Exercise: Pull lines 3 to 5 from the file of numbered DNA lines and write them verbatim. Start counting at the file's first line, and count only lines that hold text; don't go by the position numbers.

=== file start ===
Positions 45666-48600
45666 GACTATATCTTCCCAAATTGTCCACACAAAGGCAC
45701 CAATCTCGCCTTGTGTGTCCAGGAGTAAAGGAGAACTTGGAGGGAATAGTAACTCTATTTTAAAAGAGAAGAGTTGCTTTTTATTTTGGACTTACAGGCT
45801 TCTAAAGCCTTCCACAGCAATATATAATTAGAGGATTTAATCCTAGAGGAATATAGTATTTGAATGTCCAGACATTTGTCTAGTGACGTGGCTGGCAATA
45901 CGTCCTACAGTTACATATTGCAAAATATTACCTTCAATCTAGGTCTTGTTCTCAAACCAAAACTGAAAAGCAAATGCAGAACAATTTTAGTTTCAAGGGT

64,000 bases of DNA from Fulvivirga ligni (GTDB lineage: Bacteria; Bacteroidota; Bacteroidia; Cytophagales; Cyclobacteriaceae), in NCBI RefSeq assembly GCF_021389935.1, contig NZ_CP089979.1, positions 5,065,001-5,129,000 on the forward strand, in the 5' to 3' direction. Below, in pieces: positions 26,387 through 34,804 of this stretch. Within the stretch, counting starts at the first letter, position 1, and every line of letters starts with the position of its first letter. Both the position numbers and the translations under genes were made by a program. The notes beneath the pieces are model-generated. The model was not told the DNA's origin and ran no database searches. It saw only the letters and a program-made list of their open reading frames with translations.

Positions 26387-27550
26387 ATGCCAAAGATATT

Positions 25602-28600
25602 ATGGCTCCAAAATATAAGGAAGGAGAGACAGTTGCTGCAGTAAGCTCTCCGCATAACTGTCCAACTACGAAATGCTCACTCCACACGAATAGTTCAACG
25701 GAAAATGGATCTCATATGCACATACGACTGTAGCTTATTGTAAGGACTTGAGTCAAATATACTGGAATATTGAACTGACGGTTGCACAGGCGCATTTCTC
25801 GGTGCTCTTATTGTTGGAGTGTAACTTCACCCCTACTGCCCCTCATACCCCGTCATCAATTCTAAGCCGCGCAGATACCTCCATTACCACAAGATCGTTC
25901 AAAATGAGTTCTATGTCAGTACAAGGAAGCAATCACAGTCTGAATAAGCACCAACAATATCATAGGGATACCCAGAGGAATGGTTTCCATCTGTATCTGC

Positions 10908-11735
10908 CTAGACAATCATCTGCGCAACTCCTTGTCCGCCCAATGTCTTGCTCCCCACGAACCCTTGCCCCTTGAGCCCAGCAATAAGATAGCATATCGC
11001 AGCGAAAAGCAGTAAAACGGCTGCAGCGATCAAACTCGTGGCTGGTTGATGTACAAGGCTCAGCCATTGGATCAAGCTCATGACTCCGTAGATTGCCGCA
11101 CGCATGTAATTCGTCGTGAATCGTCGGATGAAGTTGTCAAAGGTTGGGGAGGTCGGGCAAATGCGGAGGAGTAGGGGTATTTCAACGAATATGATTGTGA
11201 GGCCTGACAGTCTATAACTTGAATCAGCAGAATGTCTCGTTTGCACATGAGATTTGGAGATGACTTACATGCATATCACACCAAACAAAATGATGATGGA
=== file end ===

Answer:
45701 CAATCTCGCCTTGTGTGTCCAGGAGTAAAGGAGAACTTGGAGGGAATAGTAACTCTATTTTAAAAGAGAAGAGTTGCTTTTTATTTTGGACTTACAGGCT
45801 TCTAAAGCCTTCCACAGCAATATATAATTAGAGGATTTAATCCTAGAGGAATATAGTATTTGAATGTCCAGACATTTGTCTAGTGACGTGGCTGGCAATA
45901 CGTCCTACAGTTACATATTGCAAAATATTACCTTCAATCTAGGTCTTGTTCTCAAACCAAAACTGAAAAGCAAATGCAGAACAATTTTAGTTTCAAGGGT